Reverse stick: Australia wanted to net Dhyan Chand as hockey coach
About six decades ago, Australia had approached India's legendary player Major Dhyan Chand for preparing the men’s hockey team for the Melbourne Olympics with a salary package of Australian £25 per week.india Updated: Oct 16, 2013 01:44 IST
Nowadays, India bends over backwards to hire foreign coaches for national hockey teams, offering them better pay packages compared to other disciplines.
Former Australian Olympian Terry Walsh will now be paid Australian $12,000 (Rs 7.4 lakh) per month, $1000 more than what his predecessor and countryman Michael Nobbs got.
However, about six decades ago when Australia hosted the Olympics, it offered a mere Australian £25 per week to Major Dhyan Chand!
The writer is in possession of a copy of the letter written by JH Powell, then honorary general-secretary of the Australian Hockey Association (AHA), who approached General KM Cariappa to acquire the services of the legendary player for preparing the Australian men’s team for the Melbourne Olympics.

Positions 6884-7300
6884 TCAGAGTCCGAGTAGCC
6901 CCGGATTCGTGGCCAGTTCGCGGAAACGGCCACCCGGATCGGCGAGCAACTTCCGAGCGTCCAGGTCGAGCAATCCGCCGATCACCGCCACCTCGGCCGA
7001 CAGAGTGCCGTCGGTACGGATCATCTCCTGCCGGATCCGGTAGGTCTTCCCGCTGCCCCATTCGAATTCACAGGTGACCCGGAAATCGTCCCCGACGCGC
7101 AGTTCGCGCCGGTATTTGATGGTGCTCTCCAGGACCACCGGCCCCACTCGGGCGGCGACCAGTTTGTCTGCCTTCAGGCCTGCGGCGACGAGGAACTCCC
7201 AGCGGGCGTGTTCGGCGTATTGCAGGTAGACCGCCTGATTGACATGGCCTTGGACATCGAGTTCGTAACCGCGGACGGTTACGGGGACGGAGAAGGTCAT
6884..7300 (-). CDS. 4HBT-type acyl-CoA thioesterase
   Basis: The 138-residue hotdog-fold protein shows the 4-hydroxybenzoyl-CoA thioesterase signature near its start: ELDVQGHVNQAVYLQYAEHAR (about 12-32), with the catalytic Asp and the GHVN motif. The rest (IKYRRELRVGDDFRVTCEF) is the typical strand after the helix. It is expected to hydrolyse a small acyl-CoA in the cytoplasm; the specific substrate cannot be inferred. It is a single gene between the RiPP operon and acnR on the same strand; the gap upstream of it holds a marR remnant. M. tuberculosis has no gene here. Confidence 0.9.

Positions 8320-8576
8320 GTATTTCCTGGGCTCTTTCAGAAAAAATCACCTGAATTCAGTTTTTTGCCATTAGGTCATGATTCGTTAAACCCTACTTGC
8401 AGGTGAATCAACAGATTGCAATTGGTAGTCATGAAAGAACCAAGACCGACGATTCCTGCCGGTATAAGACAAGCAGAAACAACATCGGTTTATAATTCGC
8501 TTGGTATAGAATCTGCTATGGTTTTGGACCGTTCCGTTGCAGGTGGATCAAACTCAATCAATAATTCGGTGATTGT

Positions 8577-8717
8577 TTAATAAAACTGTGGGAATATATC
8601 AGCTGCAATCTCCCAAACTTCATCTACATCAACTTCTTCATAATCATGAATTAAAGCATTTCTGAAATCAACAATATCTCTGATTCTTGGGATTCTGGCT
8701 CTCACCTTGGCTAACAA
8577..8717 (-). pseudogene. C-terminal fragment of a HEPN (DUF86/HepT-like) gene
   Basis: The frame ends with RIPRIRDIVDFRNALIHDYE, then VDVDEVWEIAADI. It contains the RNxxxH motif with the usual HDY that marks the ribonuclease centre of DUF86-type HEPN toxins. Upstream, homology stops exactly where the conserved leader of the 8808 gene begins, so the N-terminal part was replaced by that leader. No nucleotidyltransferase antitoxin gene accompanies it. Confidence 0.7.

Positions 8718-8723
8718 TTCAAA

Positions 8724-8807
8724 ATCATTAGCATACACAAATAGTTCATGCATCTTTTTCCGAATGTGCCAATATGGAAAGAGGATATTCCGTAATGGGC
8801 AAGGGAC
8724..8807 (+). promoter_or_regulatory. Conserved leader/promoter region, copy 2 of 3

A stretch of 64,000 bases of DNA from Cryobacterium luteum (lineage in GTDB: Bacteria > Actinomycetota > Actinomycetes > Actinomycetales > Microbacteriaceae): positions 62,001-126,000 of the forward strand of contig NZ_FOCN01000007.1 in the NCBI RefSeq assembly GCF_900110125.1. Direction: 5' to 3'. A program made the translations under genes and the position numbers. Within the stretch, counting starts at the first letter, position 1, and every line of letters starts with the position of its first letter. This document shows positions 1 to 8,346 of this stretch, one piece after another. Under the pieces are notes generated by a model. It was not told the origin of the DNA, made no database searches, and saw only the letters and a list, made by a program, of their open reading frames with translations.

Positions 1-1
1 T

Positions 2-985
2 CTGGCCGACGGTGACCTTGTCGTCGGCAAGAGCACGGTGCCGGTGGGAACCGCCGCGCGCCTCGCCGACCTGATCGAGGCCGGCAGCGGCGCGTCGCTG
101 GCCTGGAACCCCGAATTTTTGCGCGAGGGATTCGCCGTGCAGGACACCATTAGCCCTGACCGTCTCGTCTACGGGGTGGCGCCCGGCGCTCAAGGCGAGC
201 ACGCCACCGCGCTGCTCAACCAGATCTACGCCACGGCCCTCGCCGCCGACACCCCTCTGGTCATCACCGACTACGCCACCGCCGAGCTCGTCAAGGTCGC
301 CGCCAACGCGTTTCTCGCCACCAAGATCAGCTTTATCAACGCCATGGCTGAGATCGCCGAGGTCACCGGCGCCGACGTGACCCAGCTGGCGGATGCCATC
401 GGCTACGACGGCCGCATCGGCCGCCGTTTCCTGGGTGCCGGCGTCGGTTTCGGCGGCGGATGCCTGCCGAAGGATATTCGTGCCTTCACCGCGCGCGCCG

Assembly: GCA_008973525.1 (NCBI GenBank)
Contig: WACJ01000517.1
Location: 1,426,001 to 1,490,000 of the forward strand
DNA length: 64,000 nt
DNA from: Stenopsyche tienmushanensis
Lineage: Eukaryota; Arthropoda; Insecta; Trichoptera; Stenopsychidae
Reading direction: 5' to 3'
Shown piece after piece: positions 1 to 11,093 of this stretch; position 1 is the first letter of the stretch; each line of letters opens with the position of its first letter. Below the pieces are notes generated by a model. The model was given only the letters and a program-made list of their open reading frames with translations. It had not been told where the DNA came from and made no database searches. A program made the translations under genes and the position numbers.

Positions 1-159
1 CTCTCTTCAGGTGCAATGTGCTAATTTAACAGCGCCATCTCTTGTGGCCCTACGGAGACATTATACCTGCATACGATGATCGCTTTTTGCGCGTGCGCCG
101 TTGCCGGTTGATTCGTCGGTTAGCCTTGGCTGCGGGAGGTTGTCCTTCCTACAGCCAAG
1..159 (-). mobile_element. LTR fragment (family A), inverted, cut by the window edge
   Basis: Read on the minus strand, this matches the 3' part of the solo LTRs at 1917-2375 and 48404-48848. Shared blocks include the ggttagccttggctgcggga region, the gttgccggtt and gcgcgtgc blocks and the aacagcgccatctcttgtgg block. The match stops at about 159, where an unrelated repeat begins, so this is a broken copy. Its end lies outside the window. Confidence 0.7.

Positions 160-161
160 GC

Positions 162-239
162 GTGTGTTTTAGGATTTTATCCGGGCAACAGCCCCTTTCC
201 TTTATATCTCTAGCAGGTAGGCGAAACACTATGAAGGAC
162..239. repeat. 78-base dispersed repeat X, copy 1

General Cariappa, who was the Indian Ambassador to Australia and New Zealand, was approached by Powell when he visited Melbourne in early 1956.
The General, whose regiment clashed with Dhyan Chand’s Punjab Regiment in the annual Military Hockey Cup, was an admirer, and he took the liberty of discussing the terms and conditions of Dhyan Chand’s appointment as the Australian national team’s first foreign coach.
Travel and costs
According to the letter dated April 14, 1956, AHA was prepared to pay Major Dhyan Chand A£25 per week from the date of his leaving his home until his return, plus “reasonable first-class sea travel to Melbourne”, “accommodation in private homes and/or the Olympic Village during his stay in Melbourne”.
Though they played international hockey in the early 1920s, Australia did not participate in the Olympics till the mega event came home.
They lacked confidence, and to an extent the resources and logistics, to take up competitive hockey till then.
When compelled to participate in the Olympics, Australia turned to the best hockey player the world had produced for help. However, Dhyan Chand did not take up the assignment as the process got halted by bureaucratic red tape.
Australia owe their rise in world hockey to Anglo-Indians who arrived in Western Australia in large numbers after India’s independence. They spotted and motivated local talent and helped them sparkle.
Once the plan to rope in Dhyan Chand did not work out, AHA appointed Fred Browne, a La Martiniere College (Lucknow) alma mater, as Olympic coach. Browne fielded five Anglo-Indians in the team and got Australia their first Olympic hockey bronze.
The writer is a hockey historian